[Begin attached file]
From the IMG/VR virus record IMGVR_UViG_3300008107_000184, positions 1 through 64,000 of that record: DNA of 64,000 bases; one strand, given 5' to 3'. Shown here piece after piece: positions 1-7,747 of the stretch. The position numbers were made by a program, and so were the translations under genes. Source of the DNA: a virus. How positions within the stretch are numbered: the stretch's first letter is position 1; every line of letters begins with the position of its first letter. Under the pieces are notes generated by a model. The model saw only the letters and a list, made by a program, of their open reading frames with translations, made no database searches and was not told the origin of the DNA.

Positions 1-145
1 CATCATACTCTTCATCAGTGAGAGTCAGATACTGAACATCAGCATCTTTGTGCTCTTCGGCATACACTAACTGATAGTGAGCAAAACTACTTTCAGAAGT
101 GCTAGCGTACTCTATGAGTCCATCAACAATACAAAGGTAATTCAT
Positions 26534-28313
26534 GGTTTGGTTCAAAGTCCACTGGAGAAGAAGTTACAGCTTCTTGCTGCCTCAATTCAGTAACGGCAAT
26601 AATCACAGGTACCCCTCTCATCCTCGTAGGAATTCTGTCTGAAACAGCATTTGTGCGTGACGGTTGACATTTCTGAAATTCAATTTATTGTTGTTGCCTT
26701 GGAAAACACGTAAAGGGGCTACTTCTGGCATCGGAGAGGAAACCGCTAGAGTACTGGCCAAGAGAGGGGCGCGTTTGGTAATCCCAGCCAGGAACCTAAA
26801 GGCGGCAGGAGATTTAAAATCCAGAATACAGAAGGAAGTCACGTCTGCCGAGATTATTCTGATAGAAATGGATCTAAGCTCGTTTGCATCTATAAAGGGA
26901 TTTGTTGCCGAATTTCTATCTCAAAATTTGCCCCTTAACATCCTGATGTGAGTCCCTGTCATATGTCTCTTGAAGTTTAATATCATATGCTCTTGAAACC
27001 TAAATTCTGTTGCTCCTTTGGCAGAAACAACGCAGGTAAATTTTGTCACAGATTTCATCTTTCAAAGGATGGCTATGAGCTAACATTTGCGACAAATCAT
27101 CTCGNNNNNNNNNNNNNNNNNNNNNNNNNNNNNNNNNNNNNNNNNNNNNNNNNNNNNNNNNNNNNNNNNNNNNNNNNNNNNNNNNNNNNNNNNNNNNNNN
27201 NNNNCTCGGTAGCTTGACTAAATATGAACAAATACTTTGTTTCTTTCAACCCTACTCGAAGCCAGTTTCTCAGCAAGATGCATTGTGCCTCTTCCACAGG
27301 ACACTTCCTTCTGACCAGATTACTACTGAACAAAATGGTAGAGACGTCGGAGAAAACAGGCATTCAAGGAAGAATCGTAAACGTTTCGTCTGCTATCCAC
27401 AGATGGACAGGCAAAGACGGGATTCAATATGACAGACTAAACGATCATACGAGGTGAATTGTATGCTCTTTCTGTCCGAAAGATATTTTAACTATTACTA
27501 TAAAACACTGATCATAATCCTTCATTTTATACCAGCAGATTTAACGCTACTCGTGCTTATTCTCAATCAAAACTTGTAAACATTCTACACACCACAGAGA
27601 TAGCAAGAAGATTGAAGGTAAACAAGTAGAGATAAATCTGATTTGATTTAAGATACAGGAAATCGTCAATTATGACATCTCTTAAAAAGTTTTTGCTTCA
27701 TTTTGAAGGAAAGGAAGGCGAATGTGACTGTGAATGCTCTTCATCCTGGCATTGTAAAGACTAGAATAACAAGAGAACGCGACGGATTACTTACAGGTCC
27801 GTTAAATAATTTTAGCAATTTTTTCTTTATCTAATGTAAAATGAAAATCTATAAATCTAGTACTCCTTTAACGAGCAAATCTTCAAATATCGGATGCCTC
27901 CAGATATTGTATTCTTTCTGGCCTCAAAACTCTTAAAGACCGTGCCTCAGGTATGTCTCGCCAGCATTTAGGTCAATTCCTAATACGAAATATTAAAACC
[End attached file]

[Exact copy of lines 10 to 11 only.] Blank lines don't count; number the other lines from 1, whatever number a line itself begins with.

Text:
26901 TTTGTTGCCGAATTTCTATCTCAAAATTTGCCCCTTAACATCCTGATGTGAGTCCCTGTCATATGTCTCTTGAAGTTTAATATCATATGCTCTTGAAACC
27001 TAAATTCTGTTGCTCCTTTGGCAGAAACAACGCAGGTAAATTTTGTCACAGATTTCATCTTTCAAAGGATGGCTATGAGCTAACATTTGCGACAAATCAT